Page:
Hopefully you’ve learned a little bit about what a therapy dog is from this post here. Then you might have checked out what Animal Assisted Therapy was from this post here. Now let’s tackle what is a speech/language pathologist.
What is a Speech/Language Pathologist?
A speech/language pathologist (SLP or speech therapist) is trained professional. They received a bachelor’s degree and a master’s degree. Speech therapists received training in all areas of communication from development to disorders. They are also training in feeding and swallowing. They are experts in diagnosing and treating these disorders. Continued education is mandatory to keep up to date with currently practices.
An SLP must be credentialed by the American Speech-Hearing Association (ASHA). That’s what the CCC-SLP means after their name. Therapists are required to have a license in their state. Therapist who work in the schools may also have a teaching certificate. These professionals work with children and adult population. Jobs for speech therapists occur in a variety of settings including schools, hospitals, rehabilitation clinics, nursing homes, Early Intervention, and private practice. Some provide services in the corporate world or through a tele-practice. There are also opportunities to work with other disciplines such as physical therapy, occupational therapy, or audiologist.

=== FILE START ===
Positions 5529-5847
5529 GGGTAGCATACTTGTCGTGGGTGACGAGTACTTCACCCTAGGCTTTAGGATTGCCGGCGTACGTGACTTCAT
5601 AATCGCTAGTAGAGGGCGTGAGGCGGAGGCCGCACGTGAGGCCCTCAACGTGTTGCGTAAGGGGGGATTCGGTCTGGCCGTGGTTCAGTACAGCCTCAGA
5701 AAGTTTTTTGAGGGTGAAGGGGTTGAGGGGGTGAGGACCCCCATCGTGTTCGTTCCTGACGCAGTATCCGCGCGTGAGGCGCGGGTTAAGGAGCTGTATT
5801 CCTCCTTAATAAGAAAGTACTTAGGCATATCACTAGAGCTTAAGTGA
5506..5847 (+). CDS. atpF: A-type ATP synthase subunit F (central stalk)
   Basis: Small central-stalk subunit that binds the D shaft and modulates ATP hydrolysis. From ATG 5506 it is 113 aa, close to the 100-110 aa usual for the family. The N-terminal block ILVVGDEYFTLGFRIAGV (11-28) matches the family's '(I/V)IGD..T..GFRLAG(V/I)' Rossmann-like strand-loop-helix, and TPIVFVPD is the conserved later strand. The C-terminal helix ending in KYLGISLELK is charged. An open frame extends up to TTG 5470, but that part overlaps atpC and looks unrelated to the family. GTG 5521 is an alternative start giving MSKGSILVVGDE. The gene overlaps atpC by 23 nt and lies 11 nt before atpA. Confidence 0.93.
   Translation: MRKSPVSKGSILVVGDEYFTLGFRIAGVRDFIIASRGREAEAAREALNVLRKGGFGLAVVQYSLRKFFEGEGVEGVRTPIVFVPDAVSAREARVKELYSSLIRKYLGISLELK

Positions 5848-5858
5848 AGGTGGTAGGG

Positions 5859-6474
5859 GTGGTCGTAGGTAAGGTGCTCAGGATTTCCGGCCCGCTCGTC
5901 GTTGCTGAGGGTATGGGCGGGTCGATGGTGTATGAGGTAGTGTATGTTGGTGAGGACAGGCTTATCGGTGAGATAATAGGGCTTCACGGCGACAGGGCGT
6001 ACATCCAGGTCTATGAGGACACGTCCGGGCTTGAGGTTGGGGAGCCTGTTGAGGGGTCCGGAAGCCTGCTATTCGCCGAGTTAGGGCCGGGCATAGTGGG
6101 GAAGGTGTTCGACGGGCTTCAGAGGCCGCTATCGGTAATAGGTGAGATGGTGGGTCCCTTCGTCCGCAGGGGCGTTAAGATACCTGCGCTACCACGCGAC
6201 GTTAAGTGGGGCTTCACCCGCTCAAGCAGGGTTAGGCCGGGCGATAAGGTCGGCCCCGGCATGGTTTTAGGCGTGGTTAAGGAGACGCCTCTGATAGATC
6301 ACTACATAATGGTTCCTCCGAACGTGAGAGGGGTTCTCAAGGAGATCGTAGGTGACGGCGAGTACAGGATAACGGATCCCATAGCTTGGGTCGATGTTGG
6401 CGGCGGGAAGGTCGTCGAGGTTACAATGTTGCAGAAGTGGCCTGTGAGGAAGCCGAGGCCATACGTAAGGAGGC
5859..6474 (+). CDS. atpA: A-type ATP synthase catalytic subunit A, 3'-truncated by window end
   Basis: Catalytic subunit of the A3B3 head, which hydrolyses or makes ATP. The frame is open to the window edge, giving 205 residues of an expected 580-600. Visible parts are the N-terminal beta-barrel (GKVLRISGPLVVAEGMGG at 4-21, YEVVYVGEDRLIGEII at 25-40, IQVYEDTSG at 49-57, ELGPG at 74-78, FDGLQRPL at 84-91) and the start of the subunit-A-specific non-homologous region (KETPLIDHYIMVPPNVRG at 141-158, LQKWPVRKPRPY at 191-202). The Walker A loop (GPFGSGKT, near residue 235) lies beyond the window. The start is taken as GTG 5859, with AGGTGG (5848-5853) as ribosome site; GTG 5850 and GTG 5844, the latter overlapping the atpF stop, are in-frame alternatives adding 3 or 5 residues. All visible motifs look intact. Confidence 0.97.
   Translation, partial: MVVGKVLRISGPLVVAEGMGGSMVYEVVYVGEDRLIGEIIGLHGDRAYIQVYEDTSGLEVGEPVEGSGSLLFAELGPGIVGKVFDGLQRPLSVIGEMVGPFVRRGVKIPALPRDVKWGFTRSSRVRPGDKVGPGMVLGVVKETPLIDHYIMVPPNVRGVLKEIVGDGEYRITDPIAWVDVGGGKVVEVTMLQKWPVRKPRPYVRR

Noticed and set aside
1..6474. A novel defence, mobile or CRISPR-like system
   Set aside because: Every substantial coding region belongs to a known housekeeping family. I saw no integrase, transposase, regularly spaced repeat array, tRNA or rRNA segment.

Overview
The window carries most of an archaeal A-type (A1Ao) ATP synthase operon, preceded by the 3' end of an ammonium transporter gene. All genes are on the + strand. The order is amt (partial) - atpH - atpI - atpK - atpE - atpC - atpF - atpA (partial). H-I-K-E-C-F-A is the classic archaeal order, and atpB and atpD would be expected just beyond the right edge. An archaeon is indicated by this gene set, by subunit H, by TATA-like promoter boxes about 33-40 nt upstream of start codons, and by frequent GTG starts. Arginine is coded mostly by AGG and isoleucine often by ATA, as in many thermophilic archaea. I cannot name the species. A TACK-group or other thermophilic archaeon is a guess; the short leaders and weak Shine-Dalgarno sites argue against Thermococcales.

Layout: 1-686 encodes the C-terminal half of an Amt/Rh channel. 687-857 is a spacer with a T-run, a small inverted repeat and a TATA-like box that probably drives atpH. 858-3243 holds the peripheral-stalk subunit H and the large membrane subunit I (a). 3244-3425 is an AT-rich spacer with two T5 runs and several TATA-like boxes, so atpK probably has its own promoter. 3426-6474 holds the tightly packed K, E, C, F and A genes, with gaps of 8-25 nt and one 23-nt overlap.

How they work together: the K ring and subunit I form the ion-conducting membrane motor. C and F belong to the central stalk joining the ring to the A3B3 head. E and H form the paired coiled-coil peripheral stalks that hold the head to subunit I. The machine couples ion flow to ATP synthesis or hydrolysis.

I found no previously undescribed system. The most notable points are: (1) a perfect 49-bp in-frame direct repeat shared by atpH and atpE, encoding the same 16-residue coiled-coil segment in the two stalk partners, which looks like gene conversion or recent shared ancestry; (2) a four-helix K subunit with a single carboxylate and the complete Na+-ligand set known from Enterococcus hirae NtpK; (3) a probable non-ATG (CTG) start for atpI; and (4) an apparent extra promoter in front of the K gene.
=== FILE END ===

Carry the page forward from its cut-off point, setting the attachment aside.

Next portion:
Common Speech/Language Pathology Terms Explained
Articulation: the sounds that you make
Receptive Language: the understanding of the words you hear and basic concepts
Expressive Language: the words you use to talk and communication
Social Skills: the verbal and non-verbal communication used during social activities
Dysphagia: difficulty swallowing foods and liquids
Developmental Milestones: necessary skills that a young child can do in the areas of thinking, talking, and movement to show how well he is developing.
Stuttering: when speech does not flow easily with repetitions or stops
Apraxia: a motor speech disorder. The brain has trouble telling the mouth how to make the sounds correctly.
Dysarthria: a speech disorder characterized by muscle weakness
Autism: a spectrum disorder of communication, social, verbal, and motor skills